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Making the invisible, visible -  to better understand tooth sensitivity

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13 October 2021

For the past two and a half years, our oral healthcare research team have been securing ‘beam time’ at the Grenoble-based synchrotron - European Synchrotron Radiation Facility (ESRF). But what is a synchrotron and ‘beam time’? And how has this helped enhance our understanding of how our products work to help protect against tooth hypersensitivity? 

A man eating something unhealthy

Tooth hypersensitivity is a common and often underdiagnosed condition. A short, sharp pain arising from exposed dentine (hard dense bony tissue beneath the tooth enamel) in response to a stimulus (cold drink, hot food etc). Dentine contains many tiny holes which run straight to the centre of your tooth where your nerves are. Upon eating or drinking something cold, hot, sweet or sour, a stimulus can travel through the holes and stimulate a nerve, resulting in the short, sharp sensation of tooth sensitivity pain.

Our oral healthcare team at GSK Consumer Healthcare is continuing to develop our understanding of tooth sensitivity using technologies such as the synchrotron - a circular particle accelerator - so we can ensure our products are delivering better everyday health for people all over the world. 

But what is a synchrotron? 

Picture of a building
The storage ring of the European Light Source (ESRF) in Grenoble (Credit: P.Ginter/ESRF)

A synchrotron works by accelerating charged particles (electrons) through sequences of magnets – as the electrons move around the ring, they emit x-rays that are 10 billion times brighter than the sun! The electrons being whizzed round move at such a pace, it’s almost the speed of light. These x-rays allow researchers to collect data substantially faster at a much more detailed level than they can elsewhere.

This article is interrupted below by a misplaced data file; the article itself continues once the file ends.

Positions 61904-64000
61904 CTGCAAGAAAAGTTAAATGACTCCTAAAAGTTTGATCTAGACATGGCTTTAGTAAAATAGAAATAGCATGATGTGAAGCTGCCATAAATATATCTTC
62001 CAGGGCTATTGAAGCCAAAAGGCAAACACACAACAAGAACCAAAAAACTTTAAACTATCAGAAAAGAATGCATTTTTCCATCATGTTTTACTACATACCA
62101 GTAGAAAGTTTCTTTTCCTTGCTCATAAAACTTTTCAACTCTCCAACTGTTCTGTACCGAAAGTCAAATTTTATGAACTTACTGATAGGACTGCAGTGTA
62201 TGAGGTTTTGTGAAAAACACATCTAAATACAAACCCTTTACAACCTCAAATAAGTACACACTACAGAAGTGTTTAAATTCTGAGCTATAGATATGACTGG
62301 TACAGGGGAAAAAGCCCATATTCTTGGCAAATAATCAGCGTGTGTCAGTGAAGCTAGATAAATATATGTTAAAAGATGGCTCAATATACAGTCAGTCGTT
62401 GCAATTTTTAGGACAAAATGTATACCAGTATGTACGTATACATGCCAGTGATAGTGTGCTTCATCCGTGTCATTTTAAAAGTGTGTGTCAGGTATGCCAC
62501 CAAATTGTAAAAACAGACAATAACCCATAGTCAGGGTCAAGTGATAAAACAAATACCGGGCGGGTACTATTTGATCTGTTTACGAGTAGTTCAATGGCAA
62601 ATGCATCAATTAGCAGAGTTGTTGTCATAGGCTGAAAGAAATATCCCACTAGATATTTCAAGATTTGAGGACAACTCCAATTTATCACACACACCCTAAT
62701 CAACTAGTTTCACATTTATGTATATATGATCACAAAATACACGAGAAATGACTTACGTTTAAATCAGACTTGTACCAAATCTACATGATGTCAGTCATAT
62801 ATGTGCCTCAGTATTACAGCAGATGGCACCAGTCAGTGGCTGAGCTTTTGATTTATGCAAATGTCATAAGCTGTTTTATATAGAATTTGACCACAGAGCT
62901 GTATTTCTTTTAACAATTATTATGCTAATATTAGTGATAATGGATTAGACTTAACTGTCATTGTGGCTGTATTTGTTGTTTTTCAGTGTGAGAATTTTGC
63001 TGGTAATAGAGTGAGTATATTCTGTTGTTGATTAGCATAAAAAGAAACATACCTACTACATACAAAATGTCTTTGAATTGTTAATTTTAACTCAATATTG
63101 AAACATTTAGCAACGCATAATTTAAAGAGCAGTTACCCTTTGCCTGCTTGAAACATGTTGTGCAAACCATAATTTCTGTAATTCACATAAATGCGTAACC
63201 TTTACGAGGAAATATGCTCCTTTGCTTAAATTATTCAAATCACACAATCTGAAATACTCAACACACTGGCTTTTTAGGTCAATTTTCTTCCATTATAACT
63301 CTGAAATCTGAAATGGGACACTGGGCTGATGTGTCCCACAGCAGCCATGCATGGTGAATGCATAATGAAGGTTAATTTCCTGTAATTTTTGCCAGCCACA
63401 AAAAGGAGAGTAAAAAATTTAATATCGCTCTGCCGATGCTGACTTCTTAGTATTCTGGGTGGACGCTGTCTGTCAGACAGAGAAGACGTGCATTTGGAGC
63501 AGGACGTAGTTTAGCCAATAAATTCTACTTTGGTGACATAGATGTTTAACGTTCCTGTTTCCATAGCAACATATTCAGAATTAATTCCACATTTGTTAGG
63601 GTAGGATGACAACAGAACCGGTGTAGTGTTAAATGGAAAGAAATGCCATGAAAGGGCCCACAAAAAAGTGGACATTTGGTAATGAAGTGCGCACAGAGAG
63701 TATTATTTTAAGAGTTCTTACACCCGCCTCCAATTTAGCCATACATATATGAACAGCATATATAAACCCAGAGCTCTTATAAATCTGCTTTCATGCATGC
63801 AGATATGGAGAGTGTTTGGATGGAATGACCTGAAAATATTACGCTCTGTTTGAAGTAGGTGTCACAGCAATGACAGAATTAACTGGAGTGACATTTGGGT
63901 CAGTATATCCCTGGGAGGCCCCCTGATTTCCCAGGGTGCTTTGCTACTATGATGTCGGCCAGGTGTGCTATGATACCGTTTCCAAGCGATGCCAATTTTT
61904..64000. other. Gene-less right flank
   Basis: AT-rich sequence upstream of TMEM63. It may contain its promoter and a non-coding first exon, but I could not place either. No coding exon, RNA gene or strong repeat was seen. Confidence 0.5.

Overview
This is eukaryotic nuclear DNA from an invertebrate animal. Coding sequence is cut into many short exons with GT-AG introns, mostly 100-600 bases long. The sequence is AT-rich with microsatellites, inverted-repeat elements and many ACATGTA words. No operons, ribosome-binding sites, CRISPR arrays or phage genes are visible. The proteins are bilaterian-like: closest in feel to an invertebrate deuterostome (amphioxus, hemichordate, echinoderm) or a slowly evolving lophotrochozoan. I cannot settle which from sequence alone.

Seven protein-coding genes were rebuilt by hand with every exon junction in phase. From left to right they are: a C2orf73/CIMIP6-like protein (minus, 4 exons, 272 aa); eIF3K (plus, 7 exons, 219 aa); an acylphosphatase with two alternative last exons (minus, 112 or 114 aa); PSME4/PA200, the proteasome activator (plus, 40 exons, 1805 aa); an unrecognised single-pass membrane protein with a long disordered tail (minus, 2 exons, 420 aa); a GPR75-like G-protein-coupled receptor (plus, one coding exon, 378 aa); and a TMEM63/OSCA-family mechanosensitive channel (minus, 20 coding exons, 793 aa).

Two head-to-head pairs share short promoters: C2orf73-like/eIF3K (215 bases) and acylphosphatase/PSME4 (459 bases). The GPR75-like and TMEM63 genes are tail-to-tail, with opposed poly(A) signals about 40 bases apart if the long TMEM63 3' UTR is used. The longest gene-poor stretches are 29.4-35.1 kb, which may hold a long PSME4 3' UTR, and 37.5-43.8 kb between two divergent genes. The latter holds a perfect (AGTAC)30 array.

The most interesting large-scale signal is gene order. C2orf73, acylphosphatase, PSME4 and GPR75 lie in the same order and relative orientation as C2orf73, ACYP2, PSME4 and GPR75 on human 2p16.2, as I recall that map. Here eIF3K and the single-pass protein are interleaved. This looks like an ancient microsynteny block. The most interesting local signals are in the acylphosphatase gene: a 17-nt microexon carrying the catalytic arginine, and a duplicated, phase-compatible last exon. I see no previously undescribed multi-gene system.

There are approximately 70 of these facilities around the globe, with varying uses. They’ve been used to monitor the air at Ground Zero following the attacks on the World Trade Center in 2001, for studying the degradation of the Dead Sea scrolls, and for studying complex molecular structures – indeed the structures of many proteins, viruses and vaccines were successfully characterised using synchrotron light.   

Inside a factory
A surface area of 8 football pitches. European Light Source (ESRF), Grenoble, France.
Inside a factory
Gigantic machines, for the minutest details. European Light Source (ESRF), Grenoble, France.

Beam time at the beamline  

At the facility, scientists are given allotted timeslots - often just 48 hours - to carry out their experiments – called ‘beam time’.  

During the experiments, the beams are so strong, scientists cannot be in the same room while the beam is being fired at the sample. The beauty of using a machine like ESRF is because it means we can look at large areas of an object, such as a tooth, in extreme detail - this makes the information we obtain more representative of the whole object.  

For our oral healthcare research team, their beamtime was focused on discovering just how our new toothpaste product was interacting with the dentine tubules - small, hollow microscopic channels that travel from the inside of the tooth, where the pulp is, out through the dentine, ending right beneath the enamel. The x-rays from the synchrotron enabled the team to see this – at far greater detail than they have ever seen before.  

For the first time, we’ve been able to look deep inside teeth, to see how toothpaste formulations affect dentine occlusion over time. The research has revolutionised the way we look at brushed teeth and there’s much more to come but this exciting technique will open new doors for optimising toothpastes and engineering of new formulations for the future.

Christabel Fowler, Innovation Research Lead, Oral Health 

We’re proud to be using cutting-edge techniques like this to continually enhance our understanding of tooth hypersensitivity so we can continue to deliver the best possible solutions to the health challenges our consumers are facing every day. 

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